U.S. Secretary of Defense Jim Mattis didn’t get the usual pomp and circumstance when he traveled to Indonesia. Instead of a “dress-right-dress” style parade, he was met with soldiers shooting balloons from between one another’s legs, rolling in broken glass, and slashing a cucumber from the mouth of another soldier — just to name a few. They drank the blood of snakes and conducted flying elbows at walls of flaming bricks, all to the sound of beating drums in the background.
Indonesia has the largest Muslim population in world, and Mattis has been trying to increase U.S.-Indonesia relations there. As ISIS’s presence wanes in the Middle East, they are constantly looking for footholds in Southeast Asia. Indonesian Gen. Gatot Nurmantyo told Reuters that there are ISIS sleeper cells in the majority of provinces in the country.
This is clearly just an exciting, impressing display made to entertain Mattis and those watching the video. Few people obviously expect Indonesian soldiers to one day need to elbow their way through flaming bricks or to be required to roll in broken glass. It was a show, and there is no doubt that it was an entertaining one.
This is far from the first video shown online to showcase the “badass” nature of some Special Operations unit from a foreign country. These videos show people doing backflips while throwing tomahawks, or tossing throwing knives and stars while running. It is similar to the final show during Ranger School graduation, where soldiers rapidly descend down a large wall in the Australian rappel, shooting their M4s all the way down.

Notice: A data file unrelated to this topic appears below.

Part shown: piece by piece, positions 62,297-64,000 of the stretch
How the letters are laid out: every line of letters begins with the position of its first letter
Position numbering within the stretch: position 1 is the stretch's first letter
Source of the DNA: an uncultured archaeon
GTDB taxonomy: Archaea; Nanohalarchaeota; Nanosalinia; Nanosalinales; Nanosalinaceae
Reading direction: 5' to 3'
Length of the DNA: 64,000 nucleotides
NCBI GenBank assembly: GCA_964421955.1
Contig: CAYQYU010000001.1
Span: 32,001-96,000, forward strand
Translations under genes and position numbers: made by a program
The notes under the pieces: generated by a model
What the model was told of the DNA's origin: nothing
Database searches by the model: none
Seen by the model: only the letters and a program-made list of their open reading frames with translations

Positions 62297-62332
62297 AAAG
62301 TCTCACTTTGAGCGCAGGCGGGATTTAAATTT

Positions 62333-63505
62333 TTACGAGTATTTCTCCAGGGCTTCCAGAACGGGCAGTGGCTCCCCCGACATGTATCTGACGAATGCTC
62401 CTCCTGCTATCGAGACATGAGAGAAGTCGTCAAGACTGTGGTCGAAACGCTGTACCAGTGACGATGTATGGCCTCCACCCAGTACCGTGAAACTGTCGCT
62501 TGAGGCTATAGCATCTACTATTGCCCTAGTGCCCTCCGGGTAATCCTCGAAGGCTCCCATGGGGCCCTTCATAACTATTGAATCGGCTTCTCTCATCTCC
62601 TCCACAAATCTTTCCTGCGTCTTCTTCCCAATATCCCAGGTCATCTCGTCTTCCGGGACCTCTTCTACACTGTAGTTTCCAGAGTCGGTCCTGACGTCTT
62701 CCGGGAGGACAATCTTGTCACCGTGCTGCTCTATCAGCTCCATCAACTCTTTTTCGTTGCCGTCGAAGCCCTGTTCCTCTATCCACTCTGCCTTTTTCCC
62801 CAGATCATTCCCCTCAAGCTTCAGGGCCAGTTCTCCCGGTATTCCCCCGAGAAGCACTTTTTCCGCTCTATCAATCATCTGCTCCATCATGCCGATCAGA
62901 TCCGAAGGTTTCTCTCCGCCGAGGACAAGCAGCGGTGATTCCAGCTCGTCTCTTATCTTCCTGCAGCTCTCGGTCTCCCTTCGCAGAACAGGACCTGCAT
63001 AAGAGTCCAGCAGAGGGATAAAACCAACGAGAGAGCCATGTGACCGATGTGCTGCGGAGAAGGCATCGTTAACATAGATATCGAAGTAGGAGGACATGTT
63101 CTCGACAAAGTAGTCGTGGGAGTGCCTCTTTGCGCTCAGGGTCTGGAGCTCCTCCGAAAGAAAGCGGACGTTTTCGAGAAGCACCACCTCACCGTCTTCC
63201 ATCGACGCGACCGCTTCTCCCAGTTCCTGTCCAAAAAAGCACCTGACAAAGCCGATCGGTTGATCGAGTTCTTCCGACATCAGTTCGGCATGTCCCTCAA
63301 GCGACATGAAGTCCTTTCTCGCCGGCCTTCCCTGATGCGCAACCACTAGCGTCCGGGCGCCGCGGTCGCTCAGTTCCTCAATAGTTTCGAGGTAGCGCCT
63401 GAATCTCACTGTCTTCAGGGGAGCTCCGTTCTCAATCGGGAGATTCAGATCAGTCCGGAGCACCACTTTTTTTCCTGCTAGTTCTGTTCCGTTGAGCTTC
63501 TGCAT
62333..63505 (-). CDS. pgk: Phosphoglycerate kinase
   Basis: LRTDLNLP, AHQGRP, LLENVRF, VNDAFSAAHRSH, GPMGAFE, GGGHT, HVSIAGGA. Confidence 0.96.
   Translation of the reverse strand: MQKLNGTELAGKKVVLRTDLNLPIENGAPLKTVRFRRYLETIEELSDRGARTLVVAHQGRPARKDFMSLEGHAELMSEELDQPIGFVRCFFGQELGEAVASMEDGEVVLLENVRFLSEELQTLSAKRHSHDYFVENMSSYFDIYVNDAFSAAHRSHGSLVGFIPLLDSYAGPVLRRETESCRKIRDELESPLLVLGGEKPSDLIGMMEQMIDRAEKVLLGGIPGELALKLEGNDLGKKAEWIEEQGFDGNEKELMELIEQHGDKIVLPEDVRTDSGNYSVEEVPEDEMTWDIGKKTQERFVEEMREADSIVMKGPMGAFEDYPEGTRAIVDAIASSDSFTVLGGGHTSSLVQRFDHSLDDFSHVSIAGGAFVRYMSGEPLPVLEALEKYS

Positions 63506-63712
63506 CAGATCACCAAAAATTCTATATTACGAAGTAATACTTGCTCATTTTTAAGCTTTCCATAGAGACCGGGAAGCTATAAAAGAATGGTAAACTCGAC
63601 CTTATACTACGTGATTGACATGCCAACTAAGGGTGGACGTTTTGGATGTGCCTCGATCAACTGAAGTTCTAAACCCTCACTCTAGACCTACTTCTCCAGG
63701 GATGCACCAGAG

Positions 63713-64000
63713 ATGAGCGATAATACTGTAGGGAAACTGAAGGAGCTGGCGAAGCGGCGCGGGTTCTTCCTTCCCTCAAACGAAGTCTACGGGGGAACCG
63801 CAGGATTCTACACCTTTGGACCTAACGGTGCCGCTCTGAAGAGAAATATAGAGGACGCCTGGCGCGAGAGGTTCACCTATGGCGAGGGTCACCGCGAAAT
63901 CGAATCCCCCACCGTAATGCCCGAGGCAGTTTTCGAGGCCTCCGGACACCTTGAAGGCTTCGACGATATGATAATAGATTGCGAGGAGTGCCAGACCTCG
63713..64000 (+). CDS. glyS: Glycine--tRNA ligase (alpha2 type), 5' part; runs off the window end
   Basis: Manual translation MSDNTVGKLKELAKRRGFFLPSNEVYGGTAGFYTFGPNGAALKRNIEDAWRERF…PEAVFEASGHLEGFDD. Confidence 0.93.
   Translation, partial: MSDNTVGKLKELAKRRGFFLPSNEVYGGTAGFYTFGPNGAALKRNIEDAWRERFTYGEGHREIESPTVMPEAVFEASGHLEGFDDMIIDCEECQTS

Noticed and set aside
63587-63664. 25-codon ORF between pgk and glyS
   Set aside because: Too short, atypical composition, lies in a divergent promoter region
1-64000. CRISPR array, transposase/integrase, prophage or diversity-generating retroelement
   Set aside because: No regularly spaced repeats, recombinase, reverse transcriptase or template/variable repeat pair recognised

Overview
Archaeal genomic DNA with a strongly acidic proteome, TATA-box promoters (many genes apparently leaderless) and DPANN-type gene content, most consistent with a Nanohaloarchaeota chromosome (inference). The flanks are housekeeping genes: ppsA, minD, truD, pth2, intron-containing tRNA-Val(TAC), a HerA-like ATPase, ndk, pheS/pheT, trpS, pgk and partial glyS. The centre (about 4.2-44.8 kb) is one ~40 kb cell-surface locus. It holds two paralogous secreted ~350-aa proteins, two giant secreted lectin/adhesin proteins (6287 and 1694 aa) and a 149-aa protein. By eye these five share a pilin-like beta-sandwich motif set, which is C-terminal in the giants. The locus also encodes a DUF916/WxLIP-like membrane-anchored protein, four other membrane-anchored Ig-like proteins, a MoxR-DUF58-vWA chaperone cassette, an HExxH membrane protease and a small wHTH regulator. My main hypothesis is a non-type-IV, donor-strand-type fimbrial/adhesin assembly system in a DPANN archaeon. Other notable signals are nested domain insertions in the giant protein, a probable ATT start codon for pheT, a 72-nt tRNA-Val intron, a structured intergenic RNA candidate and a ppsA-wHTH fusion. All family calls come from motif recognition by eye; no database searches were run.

But that’s just what they are … shows. They are indicative of someone, or some unit, who spends more time practicing that one obscure talent — like flipping and throwing a blade — over time spent training in practical, tactical skills.
So why don’t they show that? It’s not all that entertaining. Nobody wants to watch soldiers conduct ready-ups for two hours. The time spent learning how to Australian rappel could be spent practicing glass houses, running through a shoot house or learning to drive a new type of vehicle.
One of the best indicators of the training a unit is willing to do is their medical expertise. From their most junior enlisted to their most senior officers, do they practice putting on a tourniquet and packing a wound? Keeping up the most basic, perishable skills is fundamental in being a part of an elite force. It’s not sexy, it’s not show-worthy, but it’s absolutely necessary. Many less elite forces get bored with training the fundamentals, often not realizing that that is a key factor in making forces elite. It’s not the only factor, but it’s a major one.
The more complicated stuff — building and blowing explosives charges (where the smallest charge possible is ideal), assaulting complex urban objectives, coordinating all sorts of assets while excelling at basic combat principles — also don’t make for a very good show.
However, for the sake of Jim “Mad Dog” Mattis as he visits Indonesia and surveys their military, I’m sure he was both impressed and entertained, just as I would have been. If that was the objective, then they accomplished their mission … and at the end of the day, that’s all any soldier sets out to do: accomplish the tasks set before them.
Featured image courtesy of the Associated Press.
If you enjoyed this article, please consider supporting our Veteran Editorial by becoming a SOFREP subscriber. Click here to get 3 months of full ad-free access for only $1